This article was taken from our archives. It first appeared in the January 1955 issue of The Bermudian. It appears here exactly as it did originally.
Captain Boothe, his chair wedged between the bulkhead and the washstand, was too tired to sleep. He dozed, clutching the washstand so the ship’s roll wouldn’t pitch him to the floor. Hunger pangs twitched through his stomach. Boothe and the 33-man crew had lived on biscuits and water for days. Only yesterday the cook had scalded himself badly trying to make a pot of coffee. The cargo was safe enough now, although there had been some bad moments. The spare propeller, ten tons of cast iron, had shifted in the forward hold, and it took four men three hours to lash it down. Some ammunition crates had broken loose, too. That was a ticklish business with artillery shells tumbling about in the hold, but the chief officer and some deckhands had finally secured them.
The biggest worry that kept Ernest Boothe awake was their position. By dead reckoning he had figured last night that his ship, the Pollockshields, was 80 miles south of Bermuda, so he had changed course to the north. But where were they now? They couldn’t keep a steady watch on the compass at night because the lights were out. He had stayed on the bridge till dawn before he left for the chief engineer’s cabin. His own quarters were swamped. In spite of the beating she had taken for nearly five days, Boothe knew that the 25-year-old Hamburg-built ship could take it. Damn the Huns, but they built good merchantmen. Captain Boothe dozed again, holding onto the washstand.
The Pollockshields’ troubles began nearly a year before Boothe became her master. They started on a winter night in 1914 when three sleepy vice-consuls were deciphering codes in the British Consulate General in New York. Across the Hudson River they could see the big illuminated Colgate’s Toothpaste clock, hands pointing to 1:30. The three men glanced at the clock every so often, although they couldn’t leave until the work was done. Sir Gerald Shepherd, now a Bermuda resident, was one of them, and still remembers the occasion. “Somebody suddenly said, ‘Good God, there’s a ship going out!’ We could see the outline of the blacked-out vessel against the lighted clock-masts, funnel and super-structure. We wondered what she was up to, going out of New York harbor in the dead of night.”
They started checking. After 90 minutes of telephoning and calling on uncooperative American officials, they learned the ship’s name from a sympathiser to the British cause. She was the 323-foot, 2,753 ton Hamburg-America Line’s Graccia, stealing out of the neutral port to run for the Adriatic and safety.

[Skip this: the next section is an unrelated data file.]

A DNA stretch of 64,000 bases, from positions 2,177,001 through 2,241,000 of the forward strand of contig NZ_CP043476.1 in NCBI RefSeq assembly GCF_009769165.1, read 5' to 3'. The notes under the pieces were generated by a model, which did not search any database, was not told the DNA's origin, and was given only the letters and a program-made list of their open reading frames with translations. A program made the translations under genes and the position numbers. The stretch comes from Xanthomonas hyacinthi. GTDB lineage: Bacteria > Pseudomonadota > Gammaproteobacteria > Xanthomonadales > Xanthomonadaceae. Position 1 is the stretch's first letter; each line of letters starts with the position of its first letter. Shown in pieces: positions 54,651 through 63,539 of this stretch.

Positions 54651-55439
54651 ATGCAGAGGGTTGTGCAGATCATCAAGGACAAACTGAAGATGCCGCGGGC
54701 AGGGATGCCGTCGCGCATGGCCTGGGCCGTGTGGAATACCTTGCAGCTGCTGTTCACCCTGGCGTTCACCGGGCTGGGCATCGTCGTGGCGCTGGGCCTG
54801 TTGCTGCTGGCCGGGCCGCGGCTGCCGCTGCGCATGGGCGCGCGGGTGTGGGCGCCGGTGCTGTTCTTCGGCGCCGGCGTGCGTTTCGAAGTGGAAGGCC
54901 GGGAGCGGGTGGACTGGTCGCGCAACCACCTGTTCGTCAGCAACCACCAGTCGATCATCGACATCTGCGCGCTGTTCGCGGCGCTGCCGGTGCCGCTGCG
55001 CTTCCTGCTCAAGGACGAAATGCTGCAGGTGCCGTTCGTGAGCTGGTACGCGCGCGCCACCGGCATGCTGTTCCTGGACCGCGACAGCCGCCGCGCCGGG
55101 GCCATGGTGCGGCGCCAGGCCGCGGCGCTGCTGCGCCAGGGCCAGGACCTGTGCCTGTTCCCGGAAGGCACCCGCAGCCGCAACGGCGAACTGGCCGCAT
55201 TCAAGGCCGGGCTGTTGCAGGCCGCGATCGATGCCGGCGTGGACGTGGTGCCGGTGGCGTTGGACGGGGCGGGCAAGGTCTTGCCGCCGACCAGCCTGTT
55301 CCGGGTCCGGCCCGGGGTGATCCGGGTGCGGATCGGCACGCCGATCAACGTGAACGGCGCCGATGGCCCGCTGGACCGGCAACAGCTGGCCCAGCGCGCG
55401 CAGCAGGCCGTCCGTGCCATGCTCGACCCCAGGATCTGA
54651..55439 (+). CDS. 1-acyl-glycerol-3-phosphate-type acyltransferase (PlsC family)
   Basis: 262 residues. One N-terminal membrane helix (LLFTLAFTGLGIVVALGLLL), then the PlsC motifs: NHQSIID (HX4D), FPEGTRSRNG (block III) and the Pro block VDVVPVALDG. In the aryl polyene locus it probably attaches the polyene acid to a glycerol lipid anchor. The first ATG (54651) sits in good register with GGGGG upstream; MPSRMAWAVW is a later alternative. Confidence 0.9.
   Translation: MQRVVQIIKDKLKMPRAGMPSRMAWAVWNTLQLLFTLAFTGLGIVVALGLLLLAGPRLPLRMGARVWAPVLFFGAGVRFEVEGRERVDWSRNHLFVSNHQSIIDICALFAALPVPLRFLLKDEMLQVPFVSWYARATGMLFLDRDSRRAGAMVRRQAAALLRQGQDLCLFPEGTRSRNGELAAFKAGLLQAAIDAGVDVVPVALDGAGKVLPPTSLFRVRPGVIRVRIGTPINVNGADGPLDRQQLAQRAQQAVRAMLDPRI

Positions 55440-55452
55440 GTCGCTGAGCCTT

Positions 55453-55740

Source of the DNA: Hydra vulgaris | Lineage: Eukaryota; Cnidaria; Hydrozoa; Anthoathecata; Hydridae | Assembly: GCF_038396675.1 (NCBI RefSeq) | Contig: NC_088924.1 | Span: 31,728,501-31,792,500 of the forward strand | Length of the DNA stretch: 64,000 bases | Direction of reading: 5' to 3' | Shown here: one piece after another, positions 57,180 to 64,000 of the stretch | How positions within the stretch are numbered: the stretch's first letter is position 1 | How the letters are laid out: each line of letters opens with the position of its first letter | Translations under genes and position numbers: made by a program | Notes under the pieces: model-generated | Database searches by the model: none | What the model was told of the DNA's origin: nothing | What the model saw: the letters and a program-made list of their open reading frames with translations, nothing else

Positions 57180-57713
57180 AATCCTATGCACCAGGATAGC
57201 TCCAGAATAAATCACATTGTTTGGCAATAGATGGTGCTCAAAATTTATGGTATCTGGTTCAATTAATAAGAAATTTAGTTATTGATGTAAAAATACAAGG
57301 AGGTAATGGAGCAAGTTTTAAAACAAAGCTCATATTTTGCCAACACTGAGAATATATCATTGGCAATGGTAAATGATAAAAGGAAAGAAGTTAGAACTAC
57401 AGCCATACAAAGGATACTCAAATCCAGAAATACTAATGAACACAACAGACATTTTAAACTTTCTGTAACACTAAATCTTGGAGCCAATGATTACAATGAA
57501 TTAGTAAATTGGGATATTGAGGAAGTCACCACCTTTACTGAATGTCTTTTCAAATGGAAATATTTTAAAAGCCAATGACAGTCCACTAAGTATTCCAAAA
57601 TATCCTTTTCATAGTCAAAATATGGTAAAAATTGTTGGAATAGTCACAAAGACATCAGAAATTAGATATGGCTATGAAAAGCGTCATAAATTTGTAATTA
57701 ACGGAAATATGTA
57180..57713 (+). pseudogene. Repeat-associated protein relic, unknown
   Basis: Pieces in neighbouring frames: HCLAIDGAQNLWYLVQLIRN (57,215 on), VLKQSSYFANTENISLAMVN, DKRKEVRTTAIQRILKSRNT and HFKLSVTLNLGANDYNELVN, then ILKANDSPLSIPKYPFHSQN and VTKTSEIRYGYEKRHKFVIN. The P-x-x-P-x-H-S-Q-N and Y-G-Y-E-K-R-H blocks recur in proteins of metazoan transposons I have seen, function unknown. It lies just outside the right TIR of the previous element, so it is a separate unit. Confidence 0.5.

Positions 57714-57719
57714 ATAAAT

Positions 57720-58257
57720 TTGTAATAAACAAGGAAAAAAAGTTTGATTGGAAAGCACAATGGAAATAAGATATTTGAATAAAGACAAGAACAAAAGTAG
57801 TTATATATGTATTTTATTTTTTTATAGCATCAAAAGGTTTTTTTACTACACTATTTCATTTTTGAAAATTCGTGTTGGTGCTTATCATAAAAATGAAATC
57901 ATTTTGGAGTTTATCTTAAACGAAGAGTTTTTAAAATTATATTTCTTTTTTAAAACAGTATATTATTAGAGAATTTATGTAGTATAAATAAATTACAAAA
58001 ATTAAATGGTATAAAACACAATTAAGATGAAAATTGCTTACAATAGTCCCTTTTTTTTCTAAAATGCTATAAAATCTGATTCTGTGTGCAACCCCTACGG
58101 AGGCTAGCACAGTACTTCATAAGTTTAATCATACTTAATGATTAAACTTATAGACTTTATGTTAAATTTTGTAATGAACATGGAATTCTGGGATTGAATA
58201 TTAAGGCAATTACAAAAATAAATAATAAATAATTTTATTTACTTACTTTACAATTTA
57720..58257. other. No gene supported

The consuls cabled Bermuda, Jamaica and Halifax. Soon a wireless messaged cracked across the ocean to two British cruisers three miles outside New York: “Intercept.” The word came too late, and the blacked-out Graccia successfully eluded the cruisers and steamed toward Gibraltar. But now the Royal Navy was on the lookout and seizer her near the Rock. The captured ship was sent to Cardiff, renamed Pollockshields and manned by men from eight nations. Loaded with stores and munitions, she was despatched to the forces of Bermuda.
Today was Tuesday, September 7th, 1915.
Chief Engineer Fredrick Smith came in to wake the captain. “Had your breakfast yet?” He grinned and reached for a dry biscuit. “Where are we, Cap’n?”
Captain Boothe knuckled his eye and lurched out of the chair. “I dunno, Freddy. I wish I did. I better go on deck and—“
A seaman burst into the cabin. “The chief officer wants you on the bridge, sir,” he shouted. “Says there’s some queer-lookin’ water up ahead.”
Boothe jammed his cap over his eyes and clumped out. As he hauled himself onto the bridge, he could see a change in the water. In fact, that white stuff ahead looked like breakers—by God, they were breakers! “Hard a’ starboard,” he roared, but it was too late to turn about. Boothe grabbed the engine room telegraph and rang “Full stern.” The ship began to lose way, but the reefs were plainly visible now and disaster was inevitable.
“Edward,” he told the helmsman, “See that hole in the reef ahead? Steer right through, and we’ll beach her hard and fast.” He rang for full speed ahead.
Johnson, the chief officer, lashed down the whistle lanyard. The men on the bridge grabbed for support as the ship drive through the hole, struck a ledge, lurched upward and crashed bow on into another reef. The Pollokshields heeled over to starboard, fast aground some 400 yards from shore.